Rare is the book that weighs the same as an artillery shell, rarer still one that weighs on the conscience as if a moral obligation. Stalingrad does that... This is a book to be absorbed over the course of a life, read and re-read from new perspectives... Each reading of Stalingrad would represent a movement closer to its elusive core, to its heart that keeps on beating through time Herald Grossman's most humane writing about injustice and atrocity paradoxically emerges from his own didactic Socialist Realist style. His desire to connect individual lives with the great flow of history transformed itself in an ability to speak for individuals lost and destroyed in the flow... Even now, Vasily Grossman remains a stepson of the time Times Literary Supplement [Grossman's] faith in common decency and kindness as the best antidote to totalitarian tyrannies blows like a gale through the book Mail on Sunday An amazing achievement of translation and scholarship. It's lucid and readable, with moment of wonderfully evocative prose... an astonishing example of the compromises between creativity and censorship Guardian Stalingrad... teems with love, devotion and wonderful flashes of humour. Sometimes all three arrive at once... but the most indelible passages arrive during the battle itself. The blow-by-blow accounts of young men willing to die to gain enough time for reinforcements to arrive from the east bank of the Volga are positively Homeric Financial Times [Grossman's] characters witness, suffer and reflect with a hyper-real intensity. It illuminates nearly every page like the hellish glow that lights up the night sky over Stalingrad Economist The almost polyphonic breadth and rich nuance of Grossman's prose is perfectly captured by Chandler's translation, accomplished with his wife Elizabeth. At close on 1,000 pages, it's a monumental achievement UK Press Syndication 'How wonderful to see Grossman's vision finally come to life. A masterwork told with devastating detail, humour, and profound insights into the essence of truth. I was riveted' Lara Prescott, author of The Secrets We Kept Few works of literature since Homer can match the piercing, unshakably humane gaze that Grossman turns on the haggard face of war The Economist A dazzling prequel... His descriptions of battle in an industrial age are some of the most vivid ever written... Stalingrad is Life and Fate's equal. It is, arguable, the richer book - shot through with human stories and a sense of life's beauty and fragility -- Luke Harding Observer This is a big event... [Stalingrad] gives voice to a dizzying array of experiences... [you] feel as though you are there, wandering through those devastated streets among the starving, dead, and mad -- Claire Allfree Daily Mail If you have read Grossman before, you will already very likely know that you urgently want to read Stalingrad. If you haven't, I can only tell you that when you do read this novel, you will not only discover that you love his characters and want to stay with them - that you need them in your life as much as you need your own family and loved ones - but that at the end, despite having finished an 892-page novel, you want to read it again -- Julian Evans Daily Telegraph One needs time and patience to read Stalingrad, but it is worth it. Moving majestically from Berlin to Moscow to the boundless Kazakh steppe... A multitude of lives and fates are played out against a vast panoramic history Evening Standard, Book of the Week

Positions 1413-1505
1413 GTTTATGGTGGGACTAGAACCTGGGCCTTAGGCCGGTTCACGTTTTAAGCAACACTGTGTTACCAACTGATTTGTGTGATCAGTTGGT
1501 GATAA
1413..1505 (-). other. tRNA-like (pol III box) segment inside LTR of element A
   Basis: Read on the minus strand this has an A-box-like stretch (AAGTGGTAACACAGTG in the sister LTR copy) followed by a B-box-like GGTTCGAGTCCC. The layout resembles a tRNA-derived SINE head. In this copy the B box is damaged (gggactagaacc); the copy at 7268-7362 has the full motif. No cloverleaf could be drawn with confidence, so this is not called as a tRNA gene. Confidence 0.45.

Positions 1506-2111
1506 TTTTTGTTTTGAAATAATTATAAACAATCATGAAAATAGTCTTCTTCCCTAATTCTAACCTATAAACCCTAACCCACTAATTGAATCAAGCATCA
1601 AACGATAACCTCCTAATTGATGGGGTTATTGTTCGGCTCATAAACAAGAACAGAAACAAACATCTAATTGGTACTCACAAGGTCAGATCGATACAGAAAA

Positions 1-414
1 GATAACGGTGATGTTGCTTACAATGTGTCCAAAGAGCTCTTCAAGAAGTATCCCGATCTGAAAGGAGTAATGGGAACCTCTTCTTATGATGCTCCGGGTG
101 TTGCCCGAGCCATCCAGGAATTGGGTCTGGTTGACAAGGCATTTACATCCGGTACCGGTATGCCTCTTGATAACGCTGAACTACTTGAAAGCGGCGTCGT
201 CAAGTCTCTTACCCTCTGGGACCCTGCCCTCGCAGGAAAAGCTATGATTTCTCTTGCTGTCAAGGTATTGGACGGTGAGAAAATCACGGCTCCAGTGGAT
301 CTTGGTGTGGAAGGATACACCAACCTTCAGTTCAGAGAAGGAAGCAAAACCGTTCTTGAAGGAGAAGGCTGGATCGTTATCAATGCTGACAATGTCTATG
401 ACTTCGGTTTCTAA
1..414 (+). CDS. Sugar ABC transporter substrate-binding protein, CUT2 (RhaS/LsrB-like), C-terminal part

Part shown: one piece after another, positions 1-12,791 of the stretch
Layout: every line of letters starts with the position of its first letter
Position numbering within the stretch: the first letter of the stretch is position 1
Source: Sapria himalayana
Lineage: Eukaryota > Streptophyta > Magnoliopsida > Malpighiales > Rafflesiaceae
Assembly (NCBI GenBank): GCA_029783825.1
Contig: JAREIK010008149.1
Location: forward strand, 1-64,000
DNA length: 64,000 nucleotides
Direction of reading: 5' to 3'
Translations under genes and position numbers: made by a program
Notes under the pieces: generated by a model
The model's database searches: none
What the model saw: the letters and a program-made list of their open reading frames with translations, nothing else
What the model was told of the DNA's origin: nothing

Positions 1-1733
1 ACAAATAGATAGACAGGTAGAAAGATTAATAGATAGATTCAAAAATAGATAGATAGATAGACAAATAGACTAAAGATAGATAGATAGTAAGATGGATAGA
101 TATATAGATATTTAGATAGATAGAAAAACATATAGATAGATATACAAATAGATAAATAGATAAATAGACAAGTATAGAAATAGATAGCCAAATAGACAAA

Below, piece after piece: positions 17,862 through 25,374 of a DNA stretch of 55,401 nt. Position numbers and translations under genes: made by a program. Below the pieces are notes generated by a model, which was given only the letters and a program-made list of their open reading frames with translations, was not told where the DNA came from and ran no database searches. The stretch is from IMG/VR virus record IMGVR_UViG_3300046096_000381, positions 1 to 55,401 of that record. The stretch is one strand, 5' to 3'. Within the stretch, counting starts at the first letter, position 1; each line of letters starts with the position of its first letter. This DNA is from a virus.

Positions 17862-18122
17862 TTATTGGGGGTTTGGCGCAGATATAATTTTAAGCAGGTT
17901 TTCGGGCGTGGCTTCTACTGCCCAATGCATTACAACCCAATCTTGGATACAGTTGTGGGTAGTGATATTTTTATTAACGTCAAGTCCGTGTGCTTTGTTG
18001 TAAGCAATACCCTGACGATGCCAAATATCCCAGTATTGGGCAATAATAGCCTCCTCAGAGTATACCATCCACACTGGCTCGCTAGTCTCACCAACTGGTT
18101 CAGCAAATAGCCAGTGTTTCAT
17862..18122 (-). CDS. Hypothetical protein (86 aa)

"One needs time and patience to read Stalingrad , but it is worth it. Moving majestically from Berlin to Moscow to the boundless Kazakh steppe... A multitude of lives and fates are played out against a vast panoramic history"
Stalingrad is the prequel to Life and Fate , one of the twentieth century's greatest novels. This is its first publication in English. A publishing event.